Paul tells us, “where I want to do nothing but good, evil is close at my side.” Let us be encouraged and learn to trust our God from these experiences. While we need to be vigilant of the evil forces trying to entrap us, we should also know our God is a God more interested in loving us than rapping us over the knuckles for our wrongdoings.

In the wash up, I think our God will be happy that we tried to be good, although not always succeeding. We can only just keep hangin’ in there my friends and know that we are being loved through both the good and the difficult times.

I’m Peter Mack and that’s faith.

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The encounter

There is a Scripture story which tells how two of Jesus’ Disciples were travelling along the road to a town called Emmaus three days after Easter. They were that intent on discussing the recent events which involved the suffering and death of Jesus, they didn’t recognise another traveller who had joined them on their journey and who got involved in their discussions.

We know one of the Disciples was called Cleophas but the other Disciple is unknown. As the story unfolds it becomes obvious the unrecognised traveller is Jesus himself, a fact the Disciples didn’t realise until they had a meal together and ‘at the breaking of the bread’ their eyes were opened.

I wonder if this story is one deliberately set up for us by Jesus who is continuing to give us the message that we need to love one another. If we were to consider the story as happening to us today, we could be the unknown Disciple and Cleophas our faith or spiritual beliefs.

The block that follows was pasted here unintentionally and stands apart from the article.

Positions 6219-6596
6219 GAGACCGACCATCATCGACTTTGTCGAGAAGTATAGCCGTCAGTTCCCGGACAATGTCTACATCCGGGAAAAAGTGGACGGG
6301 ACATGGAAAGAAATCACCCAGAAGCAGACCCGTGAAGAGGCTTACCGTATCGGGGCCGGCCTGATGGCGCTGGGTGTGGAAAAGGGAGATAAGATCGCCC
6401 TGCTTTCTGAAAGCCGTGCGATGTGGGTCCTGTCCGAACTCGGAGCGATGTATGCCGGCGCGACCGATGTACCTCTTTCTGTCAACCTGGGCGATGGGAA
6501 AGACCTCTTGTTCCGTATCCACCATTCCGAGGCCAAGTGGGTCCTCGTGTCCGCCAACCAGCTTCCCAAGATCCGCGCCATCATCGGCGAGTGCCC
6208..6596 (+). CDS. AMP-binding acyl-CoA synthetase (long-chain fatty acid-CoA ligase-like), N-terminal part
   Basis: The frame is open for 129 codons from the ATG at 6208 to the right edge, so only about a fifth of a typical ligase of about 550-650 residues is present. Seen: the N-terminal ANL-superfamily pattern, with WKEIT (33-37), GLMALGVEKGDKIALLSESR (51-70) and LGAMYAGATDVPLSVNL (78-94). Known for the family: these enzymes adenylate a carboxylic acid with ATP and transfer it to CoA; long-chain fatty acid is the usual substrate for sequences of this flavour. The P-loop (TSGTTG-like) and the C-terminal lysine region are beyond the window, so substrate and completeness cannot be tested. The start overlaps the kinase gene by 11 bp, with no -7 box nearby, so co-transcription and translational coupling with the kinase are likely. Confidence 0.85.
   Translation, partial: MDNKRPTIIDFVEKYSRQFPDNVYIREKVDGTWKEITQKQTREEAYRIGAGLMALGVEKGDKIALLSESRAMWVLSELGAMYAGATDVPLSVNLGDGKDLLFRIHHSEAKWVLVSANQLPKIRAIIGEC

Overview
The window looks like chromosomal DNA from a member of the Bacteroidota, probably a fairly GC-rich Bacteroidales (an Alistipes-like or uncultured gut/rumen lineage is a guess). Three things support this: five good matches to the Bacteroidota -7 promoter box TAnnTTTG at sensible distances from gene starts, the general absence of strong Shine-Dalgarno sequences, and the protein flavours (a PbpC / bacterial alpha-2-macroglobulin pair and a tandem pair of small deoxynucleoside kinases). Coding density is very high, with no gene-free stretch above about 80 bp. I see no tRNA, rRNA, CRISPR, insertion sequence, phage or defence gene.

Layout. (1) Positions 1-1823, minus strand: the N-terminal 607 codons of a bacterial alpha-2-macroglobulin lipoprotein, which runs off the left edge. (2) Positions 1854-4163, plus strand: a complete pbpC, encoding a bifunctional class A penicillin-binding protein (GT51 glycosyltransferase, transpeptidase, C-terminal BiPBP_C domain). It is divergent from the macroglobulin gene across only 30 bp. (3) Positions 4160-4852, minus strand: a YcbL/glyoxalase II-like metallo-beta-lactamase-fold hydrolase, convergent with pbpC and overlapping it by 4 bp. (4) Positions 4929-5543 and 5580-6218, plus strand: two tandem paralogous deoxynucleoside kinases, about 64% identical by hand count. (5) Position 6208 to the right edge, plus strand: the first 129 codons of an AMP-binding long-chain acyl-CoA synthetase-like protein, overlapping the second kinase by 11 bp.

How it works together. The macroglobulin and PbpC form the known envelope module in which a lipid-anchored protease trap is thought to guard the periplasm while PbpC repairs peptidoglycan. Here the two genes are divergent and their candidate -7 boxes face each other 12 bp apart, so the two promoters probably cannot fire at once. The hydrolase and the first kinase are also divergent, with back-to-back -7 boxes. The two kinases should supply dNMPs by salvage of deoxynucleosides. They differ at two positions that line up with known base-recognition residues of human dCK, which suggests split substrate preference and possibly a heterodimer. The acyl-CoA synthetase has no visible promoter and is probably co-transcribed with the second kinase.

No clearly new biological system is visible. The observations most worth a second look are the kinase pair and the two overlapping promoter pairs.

Do we travel along our road of life that concerned about the events happening to us that we sometimes even question our faith and fail to recognise that Jesus is walking beside us as He said he would?

As we encounter unknown people on our journey are we kind to them or are we that engrossed in our own concerns that we fail to recognise that they were created by the same God who created us? Do we look for Jesus in others?

When we get to have our ‘last supper’ before our final journey from this life, will our eyes be opened as we recognise the Jesus we met at the supermarket checkout or the homeless person we helped or maybe even the politician we criticised?

So maybe in following the rule to ‘love one another’ we might try and be kind to those strangers whom we meet on our journey. Who knows, we might well get to meet them again under entirely different circumstances. 

I’m Peter Mack and that’s faith.

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The call

A story in Matthew’s Gospel tells how Jesus, after feeding those who had been listening to Him during the day, went off to pray alone. Before doing so, He put the apostles in a boat and told them he would meet them on the other side of the lake.